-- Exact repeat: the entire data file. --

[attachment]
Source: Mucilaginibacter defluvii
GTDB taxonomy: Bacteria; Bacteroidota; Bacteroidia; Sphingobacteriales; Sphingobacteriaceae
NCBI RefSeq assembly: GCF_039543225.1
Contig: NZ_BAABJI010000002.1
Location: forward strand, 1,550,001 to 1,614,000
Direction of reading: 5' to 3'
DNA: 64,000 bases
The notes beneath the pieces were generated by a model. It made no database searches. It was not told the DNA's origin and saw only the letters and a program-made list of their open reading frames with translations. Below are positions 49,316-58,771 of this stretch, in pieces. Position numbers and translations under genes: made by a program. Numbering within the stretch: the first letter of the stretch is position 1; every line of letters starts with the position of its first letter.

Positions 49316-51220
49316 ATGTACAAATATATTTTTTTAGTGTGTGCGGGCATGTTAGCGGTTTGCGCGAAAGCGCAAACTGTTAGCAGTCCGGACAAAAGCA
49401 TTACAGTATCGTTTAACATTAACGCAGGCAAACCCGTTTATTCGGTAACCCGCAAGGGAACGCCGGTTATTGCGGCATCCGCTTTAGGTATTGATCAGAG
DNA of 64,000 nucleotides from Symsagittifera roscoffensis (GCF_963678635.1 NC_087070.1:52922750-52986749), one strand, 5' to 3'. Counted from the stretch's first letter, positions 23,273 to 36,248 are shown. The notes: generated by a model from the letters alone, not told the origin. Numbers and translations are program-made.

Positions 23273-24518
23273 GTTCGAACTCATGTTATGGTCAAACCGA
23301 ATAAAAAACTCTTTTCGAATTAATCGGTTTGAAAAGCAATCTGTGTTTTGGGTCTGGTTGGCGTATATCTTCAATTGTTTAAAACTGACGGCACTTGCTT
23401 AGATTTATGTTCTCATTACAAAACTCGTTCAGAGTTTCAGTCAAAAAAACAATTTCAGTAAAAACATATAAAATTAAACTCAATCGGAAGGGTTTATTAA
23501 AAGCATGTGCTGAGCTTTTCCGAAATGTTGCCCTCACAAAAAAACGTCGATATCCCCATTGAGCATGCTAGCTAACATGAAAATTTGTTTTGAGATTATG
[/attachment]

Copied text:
Source: Mucilaginibacter defluvii
GTDB taxonomy: Bacteria; Bacteroidota; Bacteroidia; Sphingobacteriales; Sphingobacteriaceae
NCBI RefSeq assembly: GCF_039543225.1
Contig: NZ_BAABJI010000002.1
Location: forward strand, 1,550,001 to 1,614,000
Direction of reading: 5' to 3'
DNA: 64,000 bases
The notes beneath the pieces were generated by a model. It made no database searches. It was not told the DNA's origin and saw only the letters and a program-made list of their open reading frames with translations. Below are positions 49,316-58,771 of this stretch, in pieces. Position numbers and translations under genes: made by a program. Numbering within the stretch: the first letter of the stretch is position 1; every line of letters starts with the position of its first letter.

Positions 49316-51220
49316 ATGTACAAATATATTTTTTTAGTGTGTGCGGGCATGTTAGCGGTTTGCGCGAAAGCGCAAACTGTTAGCAGTCCGGACAAAAGCA
49401 TTACAGTATCGTTTAACATTAACGCAGGCAAACCCGTTTATTCGGTAACCCGCAAGGGAACGCCGGTTATTGCGGCATCCGCTTTAGGTATTGATCAGAG
DNA of 64,000 nucleotides from Symsagittifera roscoffensis (GCF_963678635.1 NC_087070.1:52922750-52986749), one strand, 5' to 3'. Counted from the stretch's first letter, positions 23,273 to 36,248 are shown. The notes: generated by a model from the letters alone, not told the origin. Numbers and translations are program-made.

Positions 23273-24518
23273 GTTCGAACTCATGTTATGGTCAAACCGA
23301 ATAAAAAACTCTTTTCGAATTAATCGGTTTGAAAAGCAATCTGTGTTTTGGGTCTGGTTGGCGTATATCTTCAATTGTTTAAAACTGACGGCACTTGCTT
23401 AGATTTATGTTCTCATTACAAAACTCGTTCAGAGTTTCAGTCAAAAAAACAATTTCAGTAAAAACATATAAAATTAAACTCAATCGGAAGGGTTTATTAA
23501 AAGCATGTGCTGAGCTTTTCCGAAATGTTGCCCTCACAAAAAAACGTCGATATCCCCATTGAGCATGCTAGCTAACATGAAAATTTGTTTTGAGATTATG